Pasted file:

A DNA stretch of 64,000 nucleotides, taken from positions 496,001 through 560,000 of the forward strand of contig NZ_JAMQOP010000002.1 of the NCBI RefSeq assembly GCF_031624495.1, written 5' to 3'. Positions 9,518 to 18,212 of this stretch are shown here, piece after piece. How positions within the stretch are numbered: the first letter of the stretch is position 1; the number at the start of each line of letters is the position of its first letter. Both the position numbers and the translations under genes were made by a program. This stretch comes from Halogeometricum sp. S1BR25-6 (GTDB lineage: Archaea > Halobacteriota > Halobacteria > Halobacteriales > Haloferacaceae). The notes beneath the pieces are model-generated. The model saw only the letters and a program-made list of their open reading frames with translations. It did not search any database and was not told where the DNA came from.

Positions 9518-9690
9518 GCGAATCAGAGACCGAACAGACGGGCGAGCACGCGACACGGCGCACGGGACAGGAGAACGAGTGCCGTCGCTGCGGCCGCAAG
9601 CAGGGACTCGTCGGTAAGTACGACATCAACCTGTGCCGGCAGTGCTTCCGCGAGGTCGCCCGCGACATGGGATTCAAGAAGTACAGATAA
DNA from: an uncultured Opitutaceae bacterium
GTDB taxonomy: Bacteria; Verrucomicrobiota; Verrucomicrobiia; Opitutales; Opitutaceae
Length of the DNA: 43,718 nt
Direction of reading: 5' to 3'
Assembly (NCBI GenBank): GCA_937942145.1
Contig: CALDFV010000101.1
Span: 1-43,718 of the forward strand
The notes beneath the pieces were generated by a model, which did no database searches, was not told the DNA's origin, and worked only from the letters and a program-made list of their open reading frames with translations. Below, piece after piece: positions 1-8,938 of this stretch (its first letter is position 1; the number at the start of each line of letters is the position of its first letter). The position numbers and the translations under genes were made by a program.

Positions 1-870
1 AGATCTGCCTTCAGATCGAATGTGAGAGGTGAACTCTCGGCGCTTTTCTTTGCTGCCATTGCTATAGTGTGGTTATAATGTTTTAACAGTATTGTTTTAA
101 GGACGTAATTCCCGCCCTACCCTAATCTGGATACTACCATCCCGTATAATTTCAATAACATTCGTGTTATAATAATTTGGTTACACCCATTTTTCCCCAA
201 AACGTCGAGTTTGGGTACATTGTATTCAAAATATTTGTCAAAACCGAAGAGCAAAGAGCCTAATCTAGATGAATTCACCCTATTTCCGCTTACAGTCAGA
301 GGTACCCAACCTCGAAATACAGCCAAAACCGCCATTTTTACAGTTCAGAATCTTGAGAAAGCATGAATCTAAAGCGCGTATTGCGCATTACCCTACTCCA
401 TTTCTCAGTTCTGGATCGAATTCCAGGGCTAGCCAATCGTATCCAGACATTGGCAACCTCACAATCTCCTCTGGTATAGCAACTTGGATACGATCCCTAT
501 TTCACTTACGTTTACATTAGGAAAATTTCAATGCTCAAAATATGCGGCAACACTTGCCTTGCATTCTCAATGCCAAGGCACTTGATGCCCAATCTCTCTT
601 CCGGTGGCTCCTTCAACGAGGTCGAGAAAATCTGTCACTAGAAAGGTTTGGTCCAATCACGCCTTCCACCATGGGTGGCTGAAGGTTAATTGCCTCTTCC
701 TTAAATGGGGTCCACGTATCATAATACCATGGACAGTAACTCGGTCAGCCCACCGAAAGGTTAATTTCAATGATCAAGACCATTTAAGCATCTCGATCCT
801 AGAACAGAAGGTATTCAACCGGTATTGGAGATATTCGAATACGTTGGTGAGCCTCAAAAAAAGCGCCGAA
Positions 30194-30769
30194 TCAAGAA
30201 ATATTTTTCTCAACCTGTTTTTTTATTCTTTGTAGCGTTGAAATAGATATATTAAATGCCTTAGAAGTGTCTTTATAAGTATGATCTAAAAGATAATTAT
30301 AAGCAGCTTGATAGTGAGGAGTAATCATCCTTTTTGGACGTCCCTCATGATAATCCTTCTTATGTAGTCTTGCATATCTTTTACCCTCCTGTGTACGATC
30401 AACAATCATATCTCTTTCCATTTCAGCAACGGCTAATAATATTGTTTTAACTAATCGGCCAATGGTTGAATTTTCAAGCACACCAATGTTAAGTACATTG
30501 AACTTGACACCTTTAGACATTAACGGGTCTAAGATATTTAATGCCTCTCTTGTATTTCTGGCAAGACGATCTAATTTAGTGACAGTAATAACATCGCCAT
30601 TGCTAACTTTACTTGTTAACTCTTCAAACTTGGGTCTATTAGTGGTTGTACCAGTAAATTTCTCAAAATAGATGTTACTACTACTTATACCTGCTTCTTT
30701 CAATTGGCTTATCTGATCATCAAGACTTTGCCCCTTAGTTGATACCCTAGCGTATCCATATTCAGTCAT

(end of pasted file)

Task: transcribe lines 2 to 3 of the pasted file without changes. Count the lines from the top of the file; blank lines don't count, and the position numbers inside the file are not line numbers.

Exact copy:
Positions 9518-9690
9518 GCGAATCAGAGACCGAACAGACGGGCGAGCACGCGACACGGCGCACGGGACAGGAGAACGAGTGCCGTCGCTGCGGCCGCAAG